The Hoover Institution Technology, Economics, and Governance Working Group hosted A Conversation about Russian Sanctions and the Future of Sanctions on Monday, April 25, 2022.
In the lead up to and aftermath of Russia’s invasion of Ukraine, sanctions have been Western governments’ tool of choice to de-escalate Russian aggression. On April 6th, the White House announced a new package of economic restrictions coordinated with the G7 and European Union (EU), including US actions to “ban new investment in Russia, and impose the most severe financial sanctions on Russia’s largest bank and several of its most critical state-owned enterprises and on Russian government officials and their family members.” Additionally, the EU is reportedly drafting an embargo on Russian oil products despite the potentially severe consequences for Europe and the global energy market. Despite these cost-imposing measures, there is no sign that Putin will compromise his objectives in Ukraine or meaningfully withdraw Russian forces.
Technology, Economics, and Governance Working Group Co-Chair, John B. Taylor leads a virtual discussion with Condoleezza Rice, Stuart Levey, and Benjamin Moll exploring the effectiveness of Western sanctions and how Europe, and Germany in particular, could mitigate the impact of a Russian oil embargo at home.
WATCH THE DISCUSSION
ABOUT THE SPEAKERS
Condoleezza Rice is the Tad and Dianne Taube Director of the Hoover Institution and the Thomas and Barbara Stephenson Senior Fellow on Public Policy. In addition, she is a founding partner of Rice, Hadley, Gates & Manuel LLC, an international strategic consulting firm.
From January 2005 to January 2009, Rice served as the 66th Secretary of State of the United States, the second woman and first black woman to hold the post. Rice also served as President George W. Bush’s Assistant to the President for National Security Affairs (National Security Advisor) from January 2001 to January 2005, the first woman to hold the position.
Rice served as Stanford University’s provost from 1993 to 1999, during which time she was the institution's chief budget and academic officer. As Professor of Political Science, Rice has been on the Stanford faculty since 1981 and has won two of the university’s highest teaching honors – the 1984 Walter J. Gores Award for Excellence in Teaching and the 1993 School of Humanities and Sciences Dean's Award for Distinguished Teaching.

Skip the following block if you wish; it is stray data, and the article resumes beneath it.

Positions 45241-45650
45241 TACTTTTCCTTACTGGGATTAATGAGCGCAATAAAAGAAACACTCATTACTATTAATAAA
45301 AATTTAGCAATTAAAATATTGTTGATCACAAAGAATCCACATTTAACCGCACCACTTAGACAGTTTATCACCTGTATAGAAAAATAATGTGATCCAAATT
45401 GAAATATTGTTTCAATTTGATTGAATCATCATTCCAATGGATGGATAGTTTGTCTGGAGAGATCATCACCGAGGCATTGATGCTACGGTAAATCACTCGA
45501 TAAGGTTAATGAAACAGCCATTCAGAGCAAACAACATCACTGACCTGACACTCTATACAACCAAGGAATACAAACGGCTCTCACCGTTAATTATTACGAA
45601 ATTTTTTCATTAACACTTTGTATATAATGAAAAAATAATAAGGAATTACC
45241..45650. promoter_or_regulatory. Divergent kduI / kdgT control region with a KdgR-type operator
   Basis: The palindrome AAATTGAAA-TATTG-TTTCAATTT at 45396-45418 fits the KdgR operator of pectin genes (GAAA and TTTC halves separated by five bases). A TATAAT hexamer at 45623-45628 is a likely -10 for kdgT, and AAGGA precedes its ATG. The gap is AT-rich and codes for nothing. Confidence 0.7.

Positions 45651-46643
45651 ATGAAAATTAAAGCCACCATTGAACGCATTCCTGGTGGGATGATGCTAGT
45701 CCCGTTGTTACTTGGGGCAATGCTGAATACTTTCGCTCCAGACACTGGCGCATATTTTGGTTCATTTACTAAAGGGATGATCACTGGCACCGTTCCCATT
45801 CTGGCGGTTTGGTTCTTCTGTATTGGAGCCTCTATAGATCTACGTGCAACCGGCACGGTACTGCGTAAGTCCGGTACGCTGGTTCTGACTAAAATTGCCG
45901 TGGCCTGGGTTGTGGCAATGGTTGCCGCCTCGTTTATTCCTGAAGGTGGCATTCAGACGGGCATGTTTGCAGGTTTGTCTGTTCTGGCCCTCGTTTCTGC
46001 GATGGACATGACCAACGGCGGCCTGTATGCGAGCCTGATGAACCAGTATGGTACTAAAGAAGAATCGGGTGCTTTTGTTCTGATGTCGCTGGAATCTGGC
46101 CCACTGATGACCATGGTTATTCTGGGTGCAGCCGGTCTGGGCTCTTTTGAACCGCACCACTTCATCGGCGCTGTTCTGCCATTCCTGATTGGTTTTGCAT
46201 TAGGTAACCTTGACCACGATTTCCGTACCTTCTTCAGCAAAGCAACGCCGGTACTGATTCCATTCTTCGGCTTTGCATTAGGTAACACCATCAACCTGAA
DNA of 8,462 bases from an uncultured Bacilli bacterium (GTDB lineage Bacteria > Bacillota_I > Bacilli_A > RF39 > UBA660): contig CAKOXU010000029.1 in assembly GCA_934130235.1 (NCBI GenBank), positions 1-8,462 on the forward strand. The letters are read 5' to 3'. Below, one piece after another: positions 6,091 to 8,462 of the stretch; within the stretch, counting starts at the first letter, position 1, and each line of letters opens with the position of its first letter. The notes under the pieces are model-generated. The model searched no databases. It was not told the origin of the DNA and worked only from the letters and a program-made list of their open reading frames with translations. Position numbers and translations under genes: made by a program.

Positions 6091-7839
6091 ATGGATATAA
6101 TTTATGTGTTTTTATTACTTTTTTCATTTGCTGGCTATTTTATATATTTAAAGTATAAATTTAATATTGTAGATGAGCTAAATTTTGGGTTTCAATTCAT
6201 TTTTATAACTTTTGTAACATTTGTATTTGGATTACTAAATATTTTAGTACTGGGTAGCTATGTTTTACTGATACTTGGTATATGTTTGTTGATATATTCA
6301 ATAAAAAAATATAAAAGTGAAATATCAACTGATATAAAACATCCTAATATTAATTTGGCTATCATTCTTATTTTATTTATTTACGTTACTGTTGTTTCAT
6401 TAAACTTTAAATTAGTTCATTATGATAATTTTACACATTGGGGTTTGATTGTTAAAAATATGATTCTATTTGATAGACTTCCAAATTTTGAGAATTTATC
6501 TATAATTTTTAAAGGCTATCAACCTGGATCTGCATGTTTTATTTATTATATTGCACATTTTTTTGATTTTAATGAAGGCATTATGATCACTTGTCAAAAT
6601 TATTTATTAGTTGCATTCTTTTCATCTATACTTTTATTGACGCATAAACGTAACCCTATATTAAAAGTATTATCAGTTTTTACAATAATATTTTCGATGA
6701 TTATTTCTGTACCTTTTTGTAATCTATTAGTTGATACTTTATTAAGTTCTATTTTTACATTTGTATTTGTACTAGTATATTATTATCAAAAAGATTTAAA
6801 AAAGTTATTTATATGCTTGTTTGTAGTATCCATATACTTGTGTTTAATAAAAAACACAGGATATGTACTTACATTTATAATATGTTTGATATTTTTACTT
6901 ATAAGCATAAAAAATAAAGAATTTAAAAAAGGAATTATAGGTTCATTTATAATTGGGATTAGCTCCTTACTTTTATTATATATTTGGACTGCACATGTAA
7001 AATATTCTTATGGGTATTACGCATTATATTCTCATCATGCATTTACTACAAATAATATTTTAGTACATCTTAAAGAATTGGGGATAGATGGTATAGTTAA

Rice currently serves on the boards of C3.ai, an AI software company; and Makena Capital Management, a private endowment firm. In addition, she is Vice Chair of the Board of Governors of the Boys & Girls Clubs of America and a trustee of the Aspen Institute.
Rice has a bachelor's degree from the University of Denver; a master’s from the University of Notre Dame; and a Ph.D., from the University of Denver, all in political science.
Stuart Levey was most recently the CEO of the Diem Association. From 2012 until 2020, he was the Chief Legal Officer for HSBC Holdings, where he managed a legal department with more than 900 lawyers in 50 countries and sat on the Group Executive Committee.
From 2004 until 2011, he served in the U.S. Department of the Treasury as the first Under Secretary for Terrorism and Financial Intelligence under Presidents Bush and Obama. During his tenure, he led the U.S. government's efforts to disrupt the financial networks supporting terrorist organizations; designed and implemented financial measures against proliferators of weapons of mass destruction, and played a key role in U.S. strategies to pressure the regimes in North Korea and Iran. As Under Secretary, he established the Treasury's Office of Intelligence and Analysis, the first office of its kind in any finance ministry in the world. As part of his role, he also oversaw the design, implementation and enforcement of U.S. sanctions by the Office of Foreign Assets Control (OFAC).
Prior to his Treasury appointment, Mr. Levey served in several senior roles at the U.S. Department of Justice, including as the Principal Associate Deputy Attorney General.
Benjamin Moll is a macroeconomist interested in understanding inequality within and across countries. His work seeks to advance two core research agendas. The first addresses one of the longest-standing questions in economics: “Why are some countries so much poorer than others?” The second is to understand how the enormous heterogeneity observed at the micro level, and in particular, the vast disparities in income and wealth, impact the macroeconomy and macroeconomic policy. His work approaches these questions with a mix of theory and empirics.
His current work aims to improve our understanding of the causes of the unequally distributed growth observed in many developed countries and the macroeconomic and distributional consequences of both monetary and fiscal policy.
Moll is the co-author of a recent policy brief, "What if? The Economic Effects for Germany of a Stop of Energy Imports from Russia," which argues that the consequences of an embargo on Russian oil products for Germany are likely to be substantial, but manageable.
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